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Visual Arts for Tue., Aug. 18
Events
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    Flatbed Press: La Romita Revisited

    This is a group exhibition by the participants of the 2019 Italian Il Sole Residency at La Romita, Umbria, featuring work by Jo Harvey Allen, Katherine Brimberry, Belinda Casey, Monica Cimino, Suzi Davidoff, Orna Feinstein, Mary Fischer, Elaine Johnson, Charmaine Locke, Erica Stephenson, Sam Schwartz, and Susan Schwartz. A glass of prosecco, we reckon, will be the perfect liquid accompaniment to Friday's Zoomed reception.
    Through Aug. 18. Free.  
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    Visual Arts

    Texas Folklife: Apprenticeships In the Folk Arts

    Celebrate the artists of Texas Folklife’s 2020 Apprenticeship Program as they share skills, techniques, and lessons learned through their intensive study. This two-part virtual event is an opportunity not only to highlight each showcasing artist’s work but inspire exchange and create connections between diverse artistic communities.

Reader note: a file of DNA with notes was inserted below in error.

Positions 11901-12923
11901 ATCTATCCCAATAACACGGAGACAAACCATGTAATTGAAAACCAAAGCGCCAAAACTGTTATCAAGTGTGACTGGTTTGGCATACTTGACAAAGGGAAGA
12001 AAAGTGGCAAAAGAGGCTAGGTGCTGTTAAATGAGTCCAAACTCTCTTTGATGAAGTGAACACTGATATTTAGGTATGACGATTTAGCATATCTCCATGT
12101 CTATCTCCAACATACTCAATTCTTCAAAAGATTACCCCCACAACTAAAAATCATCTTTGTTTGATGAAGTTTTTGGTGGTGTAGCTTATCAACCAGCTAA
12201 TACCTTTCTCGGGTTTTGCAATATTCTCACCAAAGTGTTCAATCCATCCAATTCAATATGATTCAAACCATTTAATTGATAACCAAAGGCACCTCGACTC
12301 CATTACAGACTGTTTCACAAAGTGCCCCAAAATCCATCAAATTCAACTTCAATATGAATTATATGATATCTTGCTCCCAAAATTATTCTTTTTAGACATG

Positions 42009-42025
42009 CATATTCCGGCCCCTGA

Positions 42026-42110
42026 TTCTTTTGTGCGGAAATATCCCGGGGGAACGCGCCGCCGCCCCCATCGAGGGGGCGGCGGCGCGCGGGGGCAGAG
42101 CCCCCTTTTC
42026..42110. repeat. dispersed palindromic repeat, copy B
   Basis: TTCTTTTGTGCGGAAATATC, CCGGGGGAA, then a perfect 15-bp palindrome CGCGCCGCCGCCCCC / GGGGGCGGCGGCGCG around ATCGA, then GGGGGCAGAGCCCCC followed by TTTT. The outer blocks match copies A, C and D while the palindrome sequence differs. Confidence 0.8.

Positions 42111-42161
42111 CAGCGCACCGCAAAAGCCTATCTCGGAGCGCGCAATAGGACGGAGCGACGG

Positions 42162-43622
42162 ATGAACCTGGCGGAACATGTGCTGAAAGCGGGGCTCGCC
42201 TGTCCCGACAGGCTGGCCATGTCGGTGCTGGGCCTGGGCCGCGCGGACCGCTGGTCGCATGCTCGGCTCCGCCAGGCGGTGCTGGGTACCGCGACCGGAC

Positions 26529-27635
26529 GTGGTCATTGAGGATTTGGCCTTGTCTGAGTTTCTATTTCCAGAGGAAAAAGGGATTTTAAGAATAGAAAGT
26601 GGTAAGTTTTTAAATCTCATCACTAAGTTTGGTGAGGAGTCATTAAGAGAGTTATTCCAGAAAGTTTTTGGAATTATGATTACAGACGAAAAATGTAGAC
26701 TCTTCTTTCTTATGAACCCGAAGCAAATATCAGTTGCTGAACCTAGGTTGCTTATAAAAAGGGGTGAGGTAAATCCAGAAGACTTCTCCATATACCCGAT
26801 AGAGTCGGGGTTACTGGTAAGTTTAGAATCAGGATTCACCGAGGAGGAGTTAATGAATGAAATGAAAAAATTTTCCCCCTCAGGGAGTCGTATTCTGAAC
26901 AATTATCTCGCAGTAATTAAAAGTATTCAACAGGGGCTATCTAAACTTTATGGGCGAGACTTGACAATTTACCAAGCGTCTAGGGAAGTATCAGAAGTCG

Part one: Thu., Aug. 13, 6pm; part two: Tue., Aug. 18, 6pm. Free.
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    Visual Arts

    The Blanton Museum: Curated Conversations

    This series explores and connects with the Blanton staff, streaming live every Tuesday at 5pm. The first installment featured Ellsworth Kelly's Austin; another week had curators discussing artworks that reinterpret, interrogate, and expand the narrative of national flags. The Blanton's collections are vast, as is the knowledge of these professionals. Click on over, we suggest, to enjoy a bit of both.